‘Will you shut up, man?’
CNN’s Dana Bash called it a “s***show” live on air.
“That was the worst presidential debate I’ve ever seen,” an ABC News panellist said.
The first debate of 2020 between Mr Trump and Mr Biden has already gone down as the worst in the 60-year history of televised presidential contests, with political commentators and TV pundits summarily panning it for Mr Trump’s constant interruptions and taunts of Mr Biden and the overall lack of substantive policy discourse.
“Will you shut up, man?” Mr Biden finally blurted out in exasperation as the president interrupted him while he was trying to answer a question about the Supreme Court.
While Mr Biden cut into Mr Trump’s answering time on a handful of occasions, it was mostly in response to the tactics deployed by the president.
But even moderator Chris Wallace of Fox News, fed up with the president’s antics, told Mr Trump amid an argument with the Republican candidate over the interruptions: “Frankly, you’ve been doing more interrupting.”
There was no one moment that cost Mr Trump the election. But 23 April, an otherwise tranquil Thursday night in Washington, might have been the beginning of the end for the president.
A businessman by training and trade, Mr Trump used a White House coronavirus briefing to float some outrageous trial balloons that were immediately rejected by medical experts. He repeatedly suggested disinfectant be injected into the bodies of humans to cure coronavirus patients – while also doubling down on his claims that sunlight kills the deadly virus.
“I see the disinfectant that knocks it out in a minute, one minute. And is there a way we can do something like that by injection inside or almost a cleaning,” the president said.
Mr Trump was not finished.
“You see it gets in the lungs and it does a tremendous number [on the] lungs, so it would be interesting to check that,” he said, appearing to refer to the disinfectant idea. “We’re going to have to use medical doctors, but it seems interesting to me.”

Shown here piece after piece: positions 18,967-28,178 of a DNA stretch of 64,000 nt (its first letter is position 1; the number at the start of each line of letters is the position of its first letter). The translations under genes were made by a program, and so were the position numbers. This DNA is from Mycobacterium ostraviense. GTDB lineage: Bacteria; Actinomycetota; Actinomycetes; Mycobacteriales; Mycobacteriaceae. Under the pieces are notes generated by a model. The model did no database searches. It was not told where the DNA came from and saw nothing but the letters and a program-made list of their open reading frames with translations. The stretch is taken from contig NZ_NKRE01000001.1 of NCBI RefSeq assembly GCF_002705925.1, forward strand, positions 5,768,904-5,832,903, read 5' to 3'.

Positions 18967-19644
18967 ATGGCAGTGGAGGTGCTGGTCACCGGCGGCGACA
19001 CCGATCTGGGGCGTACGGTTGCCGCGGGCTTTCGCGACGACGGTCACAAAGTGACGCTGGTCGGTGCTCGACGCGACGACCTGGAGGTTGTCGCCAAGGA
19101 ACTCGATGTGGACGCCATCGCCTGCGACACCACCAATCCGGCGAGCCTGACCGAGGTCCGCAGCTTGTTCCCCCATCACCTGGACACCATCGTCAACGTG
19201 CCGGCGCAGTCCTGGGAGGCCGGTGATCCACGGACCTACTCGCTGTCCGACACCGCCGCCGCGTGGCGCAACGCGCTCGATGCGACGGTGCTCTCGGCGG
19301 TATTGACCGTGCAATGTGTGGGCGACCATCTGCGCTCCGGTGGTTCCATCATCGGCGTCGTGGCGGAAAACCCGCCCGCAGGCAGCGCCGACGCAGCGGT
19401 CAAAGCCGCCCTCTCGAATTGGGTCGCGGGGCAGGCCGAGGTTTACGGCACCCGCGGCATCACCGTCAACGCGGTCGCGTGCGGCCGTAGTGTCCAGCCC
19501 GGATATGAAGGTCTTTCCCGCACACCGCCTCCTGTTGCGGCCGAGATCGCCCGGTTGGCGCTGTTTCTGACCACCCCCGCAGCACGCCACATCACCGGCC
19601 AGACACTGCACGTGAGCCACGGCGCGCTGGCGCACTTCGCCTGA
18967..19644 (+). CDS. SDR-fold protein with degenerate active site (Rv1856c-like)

A senior administration health official, under questioning from the same reporters, later said federal laboratories are not considering or trying to develop such a treatment option. Mr Trump to this day claims he was joking, but his body language and tone that night suggested otherwise. Anchors on news programmes for days felt compelled to plead with their viewers to ignore the president’s advice.
Perhaps even more astonishing than Mr Trump coming down with coronavirus was how he carefully stagecrafted his trip to Walter Reed National Military Medical Hospital.
His Friday late-afternoon departure – more on that below – was plenty dramatic and surreal. But it was his made-for-television Marine One flight back and landing outside the White House that was the defining moment of the president’s Covid-19 infection.
It was the mask-removal heard around the world.
The ever-defiant president landed on the White House’s South Lawn and headed for the Truman Balcony, where he removed his mask despite being contagious.
After a brief moment of time, having given the thumbs-up to the cameras, the still-infected president then turned and entered a room full of aides, still without his mask.
A few days before, on a mostly sunny afternoon, the ill Mr Trump, like so many other Covid-19 patients, developed a shortness of breath that disturbed his doctors. His oxygen levels also raised concerns among the White House medical team.
He eventually complied with their requests to move him to the Walter Reed hospital.
An admittedly weak Mr Trump strode to Marine One under his own power, though he did use both hands to steady himself on the rails attached to the stairs.
As the sun started to set, the executive helicopter – at this point a military medical aircraft – ferried the commander in chief over Washington’s still-green Rock Creek Park.
Television cameras were able to track the flight, the most gripping moments of a president being taken to a medical facility since Ronald Reagan was shot at a northwest Washington hotel then rushed to nearby George Washington University Hospital.